I wanted to write about St. Therese of Lisieux for a long time, as a proclamation of some kind, of my unwavering love and deep gratitude for her numerous intercessions which I firmly believe began long before I knew who she was, before I was Catholic, before I was even old enough to know who I was, really.
I’ve always been fascinated by churches and obsessed with roses. I was raised by two well meaning, and loving parents in California who were Atheist/Agnostic. My mother was a physician and my stepfather was a physicist who worked for the DOD during the Cold War on “Top Secret Stuff” and retired from designing cell phones for Motorola just months before he passed away from Pancreatic Cancer this past January. He was a logical, rational, scientist, and she was also a scientist who was open to spirituality but bristles at the idea of organized religion. Understandably, they probably didn’t identify with my free-spirited, pig-tailed, outspoken, but very spiritually hungry soul who was always looking for something more. I had no idea what that something was at the time, but I knew I got it when I was in church. It was safety.
By the time I was nine, I had experienced so much trauma from my heroin and cocaine addicted, sociopathic, murderous, biological father (directed mostly at my mother) that I carried with me an overall feeling of being unsafe. To my mother’s credit, she did always made the right choice by me, when she HAD a choice, and we finally escaped him just before my tenth birthday. I was always a happy, exuberant child, to the outward observer, but even then, even through my biggest smiles, there was an undercurrent of uneasiness running through me that I had become so use to, it often lay dormant, and “normal” unnoticeable to even myself. I guess that’s what happens when you see what I’ve seen and experienced your own sense of mortality before you can even read. To this day I have trauma that my mind protects me from, that I have no memory of. During this time in my life, as a little child of God, I know now I was in His loving arms; my Guardian Angel was always there truly working overtime, but there was someone else. Someone small. Someone who remained hidden to me until late 2004, where I finally saw her face, a face my heart recognized instantly. It was in that same moment, I began to recognize rose after rose in my life.
As a child I loved to spend Saturday night at a friend’s or my grandmother’s house. Saturday nights were fun, full of movies, giggling, and all the things little girls do together with My Little Ponies, and later the telephone. I really enjoyed Saturday night. At my grandmother’s house it was homemade French fries made just for me, watering her roses which I named and we spoke to, (so they would grow better my grandmother would say- although I now know she felt connected to her garden in such a way that is a gift from God itself, that one has or just doesn’t have. I don’t have it sadly) and stories of a time and place that seemed magical. In reality, it was post Depression Canada, but those stories of winter sleigh rides and sibling fun, was well, a scene out of Disney’s Frozen really, and what little girl doesn’t like that? These were all roses showered upon me when you think about the home life I was hiding. Instead of laughter, love, and seeing the good in the world and in the people around me, it could have been depression, alcohol, drugs, promiscuity, cutting, suicide, or something else. That kind of fortitude, courage, and relentless optimism that wraps up nicely as resiliency, doesn’t come from within you, but from God. I received so many graces that as I write this, it brings tears to my eyes. I didn’t earn them, or deserve them. Grace is just given. It’s given from the unconditional love that only comes from our almighty God. I basked in it, unabashedly and whole-heartedly from a very young age. St. Therese was there too because I will never be like her, yet there I was in my pig-tails looking and finding all the little ways to not only cope, but to blossom and be who I was born to be, a flower in God’s garden.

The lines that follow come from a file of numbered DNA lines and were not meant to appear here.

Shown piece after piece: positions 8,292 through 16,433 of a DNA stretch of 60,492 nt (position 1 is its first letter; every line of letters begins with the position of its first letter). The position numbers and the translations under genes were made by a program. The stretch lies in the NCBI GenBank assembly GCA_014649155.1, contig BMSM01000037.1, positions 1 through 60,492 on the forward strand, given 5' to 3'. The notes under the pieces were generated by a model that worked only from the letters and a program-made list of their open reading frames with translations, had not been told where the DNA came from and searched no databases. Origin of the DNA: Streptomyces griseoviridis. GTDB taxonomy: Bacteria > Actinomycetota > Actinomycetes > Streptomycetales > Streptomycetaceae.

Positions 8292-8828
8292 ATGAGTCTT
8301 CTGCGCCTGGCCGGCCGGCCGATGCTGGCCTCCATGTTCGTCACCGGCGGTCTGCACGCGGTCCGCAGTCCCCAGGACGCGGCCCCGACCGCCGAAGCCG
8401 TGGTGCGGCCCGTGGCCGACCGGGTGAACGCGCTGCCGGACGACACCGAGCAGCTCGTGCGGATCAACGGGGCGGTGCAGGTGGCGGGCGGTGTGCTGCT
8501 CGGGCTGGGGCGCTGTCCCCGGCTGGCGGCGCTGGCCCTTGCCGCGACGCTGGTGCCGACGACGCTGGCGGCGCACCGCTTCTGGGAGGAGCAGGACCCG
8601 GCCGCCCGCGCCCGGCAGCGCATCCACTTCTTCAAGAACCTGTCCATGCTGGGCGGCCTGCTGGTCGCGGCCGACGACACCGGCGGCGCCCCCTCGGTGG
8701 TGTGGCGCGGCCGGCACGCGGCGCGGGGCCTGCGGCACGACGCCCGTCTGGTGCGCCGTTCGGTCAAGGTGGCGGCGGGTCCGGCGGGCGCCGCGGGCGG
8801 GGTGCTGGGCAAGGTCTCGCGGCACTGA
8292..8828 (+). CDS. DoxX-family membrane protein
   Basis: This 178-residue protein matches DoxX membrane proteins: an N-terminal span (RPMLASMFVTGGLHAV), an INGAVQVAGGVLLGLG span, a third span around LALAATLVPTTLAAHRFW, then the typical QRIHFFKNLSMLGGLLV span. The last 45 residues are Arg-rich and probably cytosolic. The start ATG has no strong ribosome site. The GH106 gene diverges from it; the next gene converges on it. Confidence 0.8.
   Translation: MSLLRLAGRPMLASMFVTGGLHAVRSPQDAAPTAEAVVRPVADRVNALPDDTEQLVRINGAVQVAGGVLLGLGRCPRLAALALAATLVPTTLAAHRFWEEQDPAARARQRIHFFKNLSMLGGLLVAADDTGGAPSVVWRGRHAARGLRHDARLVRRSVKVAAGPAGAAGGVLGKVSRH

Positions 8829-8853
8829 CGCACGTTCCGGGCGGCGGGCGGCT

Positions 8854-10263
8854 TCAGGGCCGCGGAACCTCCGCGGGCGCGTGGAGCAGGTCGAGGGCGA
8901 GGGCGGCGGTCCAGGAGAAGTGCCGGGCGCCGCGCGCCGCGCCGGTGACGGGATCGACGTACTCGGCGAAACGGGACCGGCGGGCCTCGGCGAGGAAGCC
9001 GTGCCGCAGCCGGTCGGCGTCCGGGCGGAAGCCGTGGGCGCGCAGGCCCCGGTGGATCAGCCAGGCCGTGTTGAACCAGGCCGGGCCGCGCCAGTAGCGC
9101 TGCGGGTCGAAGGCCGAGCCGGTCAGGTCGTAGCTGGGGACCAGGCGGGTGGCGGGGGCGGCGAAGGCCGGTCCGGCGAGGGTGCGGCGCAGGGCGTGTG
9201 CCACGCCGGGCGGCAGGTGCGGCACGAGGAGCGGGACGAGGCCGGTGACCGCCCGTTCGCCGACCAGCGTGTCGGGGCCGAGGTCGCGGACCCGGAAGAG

What I really loved about a sleepover was Sunday morning. The frenzied ritual of dressing for God, followed by an exciting and hectic drive to the church, so we wouldn’t be late, was something my friends took for granted and even wished they didn’t have to do. I loved it. I loved walking into their church. I have been in a LOT of churches from Jewish temples, to Mormon wards, from the liturgical Protestants, to Baptists and the non-denominational congregation to this day I don’t understand. Even at eleven it felt like group therapy with a rock band and the Bible, the Pastor a Christian life-coach. I felt peaceful in them all. Only the Pentecostal church scared me. I didn’t go back to that one eagerly. My parents (and I mean my mother and step-father) let me go to all these services. They never spoke of their Atheist/Agnostic views to me directly. They indulged me, I suppose letting me be me. I don’t know if they thought I would outgrow, what they probably saw as another whim. I had a lot of whims. Gymnastics, piano lessons, soccer, Gem, pink lip gloss, to name a few. None of these never lasted very long. However, every time I begged to go to church with my friends and their families, Therese was there showing me how to lift my arms up to our Lord, getting on the elevator to Him, as she so brilliantly has written. I still remember my best friend’s mother scolding me for being rude, trying to invite myself to Catholic Easter Vigil in 1989.